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Traffic - Frequently Asked Questions

Question: What does my citation tell me?
It is important to read the information on the front and back of your citation. The front side of the citation issued to you provides you with the following information:

Question: What is a Courtesy Notice?
A courtesy notice is usually mailed to you at the address listed on the citation, typically within three weeks of the date the ticket was issued. The notice contains general information about requirements and options available for resolving the citation, which may include:

Important:
Failure to receive a courtesy notice is not a legal basis for failing to take care of a citation. It is your responsibility to contact the court on or before the appearance date. When submitting payments and/or documents by mail, allow 10 days for delivery and processing.

Reminder:
Failure to appear or failure to resolve a citation on or before the appearance date may result in one or all of the following:

A DMV hold may result in suspension of your Driver's License, inability to renew your License when it expires, and/or may restrict your ability to register a vehicle. The citation may also be referred to a collection agency.

Question : How do I get help with my citation?
Information regarding your citation will be available on your Courtesy Notice. You may also contact the Court at (530) 532-7005 for additional information or assistance. Clerks are authorized to provide information regarding the procedures used by the Court to process a case. However, all clerks are prohibited by law (Government Code Section 24004) from giving legal advice.

For additional assistance, please visit the California Courts web site .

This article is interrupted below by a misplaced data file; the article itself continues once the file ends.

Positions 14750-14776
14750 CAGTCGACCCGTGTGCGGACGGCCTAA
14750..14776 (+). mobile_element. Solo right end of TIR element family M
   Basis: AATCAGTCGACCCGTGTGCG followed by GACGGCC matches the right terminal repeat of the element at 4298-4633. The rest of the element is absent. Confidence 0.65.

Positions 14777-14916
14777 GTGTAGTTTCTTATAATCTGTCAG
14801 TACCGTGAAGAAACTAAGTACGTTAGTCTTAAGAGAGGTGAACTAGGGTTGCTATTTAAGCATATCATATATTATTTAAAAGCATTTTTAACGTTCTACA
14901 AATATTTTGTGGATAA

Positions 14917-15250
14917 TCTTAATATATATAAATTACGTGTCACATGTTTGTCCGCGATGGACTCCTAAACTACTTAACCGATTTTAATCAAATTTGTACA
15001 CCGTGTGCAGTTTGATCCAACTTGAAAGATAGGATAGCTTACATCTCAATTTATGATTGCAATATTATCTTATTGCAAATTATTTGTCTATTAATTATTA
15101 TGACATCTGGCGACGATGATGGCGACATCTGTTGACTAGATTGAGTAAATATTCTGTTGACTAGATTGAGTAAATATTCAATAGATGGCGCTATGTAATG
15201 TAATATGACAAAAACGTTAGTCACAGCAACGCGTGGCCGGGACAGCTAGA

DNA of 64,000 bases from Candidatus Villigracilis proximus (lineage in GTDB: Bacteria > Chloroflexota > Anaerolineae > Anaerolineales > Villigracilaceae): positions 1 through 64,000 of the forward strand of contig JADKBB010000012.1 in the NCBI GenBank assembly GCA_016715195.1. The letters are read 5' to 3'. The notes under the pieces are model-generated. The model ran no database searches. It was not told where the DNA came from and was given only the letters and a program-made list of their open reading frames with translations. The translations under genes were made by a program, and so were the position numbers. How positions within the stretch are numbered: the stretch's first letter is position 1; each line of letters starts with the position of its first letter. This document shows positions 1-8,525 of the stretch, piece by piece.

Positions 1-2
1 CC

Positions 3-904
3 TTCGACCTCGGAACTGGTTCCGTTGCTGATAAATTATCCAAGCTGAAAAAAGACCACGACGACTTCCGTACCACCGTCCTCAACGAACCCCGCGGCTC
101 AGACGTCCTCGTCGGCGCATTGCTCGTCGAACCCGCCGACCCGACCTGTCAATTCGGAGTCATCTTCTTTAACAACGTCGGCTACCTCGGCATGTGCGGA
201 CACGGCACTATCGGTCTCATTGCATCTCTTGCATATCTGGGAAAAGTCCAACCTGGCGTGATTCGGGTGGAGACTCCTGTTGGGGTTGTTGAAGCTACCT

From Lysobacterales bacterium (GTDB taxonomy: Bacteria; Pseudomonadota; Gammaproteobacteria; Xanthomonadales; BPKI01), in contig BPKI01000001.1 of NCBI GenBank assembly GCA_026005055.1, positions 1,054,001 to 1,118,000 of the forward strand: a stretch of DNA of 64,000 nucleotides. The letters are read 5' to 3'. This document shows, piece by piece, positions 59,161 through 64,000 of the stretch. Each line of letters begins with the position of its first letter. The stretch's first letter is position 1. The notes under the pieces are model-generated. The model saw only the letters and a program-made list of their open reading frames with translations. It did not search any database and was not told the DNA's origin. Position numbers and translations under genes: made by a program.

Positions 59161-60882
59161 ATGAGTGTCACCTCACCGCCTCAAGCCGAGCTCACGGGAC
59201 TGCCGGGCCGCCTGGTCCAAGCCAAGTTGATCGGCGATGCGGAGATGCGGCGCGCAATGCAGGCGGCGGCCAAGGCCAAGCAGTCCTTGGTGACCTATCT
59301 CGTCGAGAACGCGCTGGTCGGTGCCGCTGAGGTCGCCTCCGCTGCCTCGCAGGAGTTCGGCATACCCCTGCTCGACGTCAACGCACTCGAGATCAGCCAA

Question: How do I pay my citation?
If you choose to pay the bail on the citation without going to trial, it is called a Bail Forfeiture. The citation is deemed paid, and the resulting conviction will be reported on your driving record. Some violations, however, require a mandatory court appearance and cannot simply be paid.

If there are any mechanical or insurance violations included in the citation, you may either pay the full bail amount, a reduced bail amount upon proof of correction (if applicable), or appear in Court. Proof of Correction may be submitted either by mail or in person. Refer to How do I obtain proof of correction?.

There are several ways to pay a citation:

Failure to appear or resolve a citation on or before the due date may result in a Department of Motor Vehicles hold being placed on your driver's license or a warrant being issued for your arrest. If a citation is delinquent and has been referred to a collection agency, you cannot submit payment to the court. You must contact the agency that sent you the collection notice to make arrangements for payment.

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Question: What is an extension?
An extension is a postponement of the appearance date on a citation. Some citations require a Court appearance and are not eligible for an extension.

The Clerk's Office may give one 60-day extension to pay bail on eligible citations that do not require a court appearance. Additional extensions at the end of the 60-day period cannot be given by the Clerk's Office.

There are three alternatives to request an extension:

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Question: How do I obtain proof of correction?
Mechanical Violations

Corrections for most mechanical violations can be inspected by the Sheriff, California Highway Patrol, or other approved law enforcement agencies. Obtain the proof of correction by having a law enforcement officer inspect your vehicle and "sign off" on the back of your Citation or Courtesy Notice.

Proof of correction by an authorized law enforcement agency must include:

If you were cited with a registration violation, you may submit a copy of your valid registration or proof of deposit of fees with the appropriate bail to the Court. If you cannot provide proof for the vehicle cited, you may either pay the bail associated with that violation or appear in court.